As a result, we had over an hour to burn, so our team high-fived and went outside to enjoy the beautiful day. We rode around on the Google bikes (I hadn't ridden a bike in years!) for a while until one of the security staff very politely informed us that he couldn't let us ride the bikes for liability reasons. Alas. It was fun while it lasted. We returned, and tables were being set up for lunch - Italian from Buca di Beppo. I chatted for a bit with Ilya Sherman, who was on the Texas ARML team with my back in the day and works for Google now.
We grabbed lunch and sat in this garden area with a big outdoor shade umbrella and enjoyed lunch. After we finished eating, we chatted with various other folks. Jaehyun Park (who also interned at imo last summer) came by and we caught up a bit. We went over a couple of the puzzles with Shang Jiang and Kate Harrison and their teammates. Jono Kummerfeld and the rest of the EECS grad student team joined a circle of conversation with us and Hanah Kim, the Google recruiter for Berkeley. We got to hear a little bit about how the Games were developed and playtested internally, which was really interesting, since the majority of my team has been working on our own puzzlehunt for months. The Games developers were very attentive to balance in all of the puzzles - they tried to make them all things that did not require a particularly obscure or domain-specific step. It turns out the Games are a branding event, not strictly a recruiting event, so they're evaluated with slightly different metrics. Hanah asked us how we felt about how we did in the Trivia round, and we again answered something along the lines of "probably top 25% or so."
After lunch, we all went back inside and the organizers announced the standings, where we discovered that we had grossly underestimated our trivia performance - we had, in fact, placed first in that round as well.
The next round involved building something out of Legos, and I'm pretty sure I can't say anything more specific than that without giving away the activity. We wound up getting third in this category, and I came up with what I felt was an innovative design for part of the task.
The final round was a combination of some programming problems and a final puzzlehunt-style puzzle. Nima and Josiah and I worked on the programming problems, and Ankur and Annelise did the puzzle. And when I say "Nima and Josiah and I worked on the programming problems," what I really mean is "Nima started on problem A, I started on problem B, and Josiah started on problem C, and Nima finished implementing all three before Josiah or I managed to get a sufficiently performant solution for either of our problems." We were one of 7 teams to finish all three problems at both difficulty levels.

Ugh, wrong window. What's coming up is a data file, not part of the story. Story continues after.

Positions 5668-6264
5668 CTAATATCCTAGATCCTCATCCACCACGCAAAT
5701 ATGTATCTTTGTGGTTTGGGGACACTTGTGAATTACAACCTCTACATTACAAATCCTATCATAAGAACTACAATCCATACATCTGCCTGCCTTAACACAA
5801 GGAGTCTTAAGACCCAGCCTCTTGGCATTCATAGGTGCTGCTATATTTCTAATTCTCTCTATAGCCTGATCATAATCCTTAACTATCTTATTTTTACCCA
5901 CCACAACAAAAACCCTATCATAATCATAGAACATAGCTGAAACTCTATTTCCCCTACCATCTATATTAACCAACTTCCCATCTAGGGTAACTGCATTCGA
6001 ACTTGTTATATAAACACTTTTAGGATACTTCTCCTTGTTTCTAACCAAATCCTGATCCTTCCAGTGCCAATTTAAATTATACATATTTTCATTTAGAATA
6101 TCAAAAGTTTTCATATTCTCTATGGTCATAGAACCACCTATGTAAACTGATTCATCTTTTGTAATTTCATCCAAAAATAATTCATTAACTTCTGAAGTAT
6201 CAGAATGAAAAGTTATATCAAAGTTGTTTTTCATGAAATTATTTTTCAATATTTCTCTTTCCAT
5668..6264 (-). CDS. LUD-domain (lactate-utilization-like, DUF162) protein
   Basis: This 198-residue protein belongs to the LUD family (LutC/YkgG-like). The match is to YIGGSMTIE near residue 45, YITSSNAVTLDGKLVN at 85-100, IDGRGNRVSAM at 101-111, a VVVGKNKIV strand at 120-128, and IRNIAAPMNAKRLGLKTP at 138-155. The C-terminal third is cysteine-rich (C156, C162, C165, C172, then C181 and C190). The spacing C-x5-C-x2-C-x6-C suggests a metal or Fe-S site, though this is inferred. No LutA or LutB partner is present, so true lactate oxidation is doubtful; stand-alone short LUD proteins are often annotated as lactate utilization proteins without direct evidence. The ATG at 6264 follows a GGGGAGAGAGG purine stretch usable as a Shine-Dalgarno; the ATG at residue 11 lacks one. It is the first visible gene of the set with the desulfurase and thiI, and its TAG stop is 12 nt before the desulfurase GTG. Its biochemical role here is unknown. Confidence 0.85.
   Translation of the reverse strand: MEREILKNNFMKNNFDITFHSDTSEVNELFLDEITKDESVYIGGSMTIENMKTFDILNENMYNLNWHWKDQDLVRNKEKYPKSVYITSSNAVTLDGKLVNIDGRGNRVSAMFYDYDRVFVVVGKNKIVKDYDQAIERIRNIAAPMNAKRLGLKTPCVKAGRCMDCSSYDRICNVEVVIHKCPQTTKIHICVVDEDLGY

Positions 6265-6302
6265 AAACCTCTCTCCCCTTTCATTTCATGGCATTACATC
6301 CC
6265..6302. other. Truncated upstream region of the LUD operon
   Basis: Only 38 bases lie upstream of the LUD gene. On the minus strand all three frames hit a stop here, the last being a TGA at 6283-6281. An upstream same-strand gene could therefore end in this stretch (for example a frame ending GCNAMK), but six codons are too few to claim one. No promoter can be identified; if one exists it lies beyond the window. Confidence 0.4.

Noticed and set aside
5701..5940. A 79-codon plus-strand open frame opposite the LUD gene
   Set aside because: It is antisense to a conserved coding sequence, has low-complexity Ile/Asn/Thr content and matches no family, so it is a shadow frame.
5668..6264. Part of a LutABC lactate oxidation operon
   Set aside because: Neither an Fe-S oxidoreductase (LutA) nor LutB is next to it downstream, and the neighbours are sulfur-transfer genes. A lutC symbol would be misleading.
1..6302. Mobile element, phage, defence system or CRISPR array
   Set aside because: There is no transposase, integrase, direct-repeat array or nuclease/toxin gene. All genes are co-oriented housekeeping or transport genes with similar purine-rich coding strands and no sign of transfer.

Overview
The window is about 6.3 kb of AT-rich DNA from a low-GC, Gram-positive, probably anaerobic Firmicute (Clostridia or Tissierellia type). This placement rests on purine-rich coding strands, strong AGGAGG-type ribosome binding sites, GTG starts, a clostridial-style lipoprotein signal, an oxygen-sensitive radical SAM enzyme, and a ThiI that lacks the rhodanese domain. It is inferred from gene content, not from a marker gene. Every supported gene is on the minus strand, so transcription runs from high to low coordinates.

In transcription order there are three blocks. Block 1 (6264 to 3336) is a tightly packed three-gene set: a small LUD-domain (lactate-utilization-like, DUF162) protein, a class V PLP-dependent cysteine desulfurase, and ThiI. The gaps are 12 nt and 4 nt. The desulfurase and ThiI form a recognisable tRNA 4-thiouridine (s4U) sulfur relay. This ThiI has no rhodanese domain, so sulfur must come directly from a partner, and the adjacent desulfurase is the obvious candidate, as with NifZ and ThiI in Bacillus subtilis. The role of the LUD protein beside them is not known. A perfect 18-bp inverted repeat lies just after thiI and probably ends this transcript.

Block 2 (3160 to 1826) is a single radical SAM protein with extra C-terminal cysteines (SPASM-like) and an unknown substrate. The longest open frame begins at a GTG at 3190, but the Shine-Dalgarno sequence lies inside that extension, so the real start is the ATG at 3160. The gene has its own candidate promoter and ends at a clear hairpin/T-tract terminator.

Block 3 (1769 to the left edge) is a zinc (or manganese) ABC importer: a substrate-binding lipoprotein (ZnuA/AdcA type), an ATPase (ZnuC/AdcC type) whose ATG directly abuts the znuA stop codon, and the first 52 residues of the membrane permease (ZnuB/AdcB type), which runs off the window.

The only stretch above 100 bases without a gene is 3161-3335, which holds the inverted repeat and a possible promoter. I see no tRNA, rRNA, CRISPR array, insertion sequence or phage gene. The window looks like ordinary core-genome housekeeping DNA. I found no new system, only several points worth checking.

Some teams came up with clever ways to improve their code's performance - Ben Dong, one of the undergrads I do research with, told us when his team ran their Python implementation on CPython and it was too slow, they tried it again with PyPy and it finished running in time. I thought of doing this, but I didn't have PyPy installed. Everything turned out okay though; Nima's C++ implementations were great, and in the meantime, our puzzlesolvers had finished the extra puzzle (which they described as very elegant).
At the end of the day, we wound up winning by three points out of a possible
247. Jaehyun's team got 2nd place (and would have beat us if they'd finished
the 7-point extra puzzle). Berkeley had taken first at the Google Games for
the first time in five years. (Stanford still won overall; their teams did
better on the average). The next-best Berkeley team turned out to be Jono's
team, which placed
sixth fifth (thanks for the correction, Jono!).
Our team was awarded Samsung Chromebooks as our prize. Since I had brought two
laptops (one for me, one for Ankur in case his laptop started acting up again
(a fairly regular occurance)), I get to say this line:
I went to Google Games with two laptops and left with three.
Photos were taken, and hopefully Hanah will send us a link to them in the near future. We got back on the bus, and our team worked on the Friday and Saturday New York Times crossword puzzle. At some point on the bus ride, I fell asleep.
We got back to campus, tried to finalize puzzlehunt-related plans and make sure we'd done everything that needed to be done in time for the hunt. I got home around 01:00 and coded until 03:30, when I finally finished getting the team import script right (and idempotent).
The .org registry lost my domain today. I am not pleased; this is a situation of "you had one job! ONE JOB!" Also, my study website is hosted...under my domain. Gah.
A few minutes on the phone with my registrar fixed the issue.
14 16 hours on campus today (apparently I can't subtract at 3am). The Campus League of Puzzlers did a
near-complete audit of the puzzlehunt we're running next Sunday. I personally
playtested the entirety of the runaround. We also added some snazzy features
to the website.
We have 135 players representing 22 teams registered, which is more than we expected and very exciting. We've put in numerous man-days planning this hunt, and it's great to see it all coming together at the end.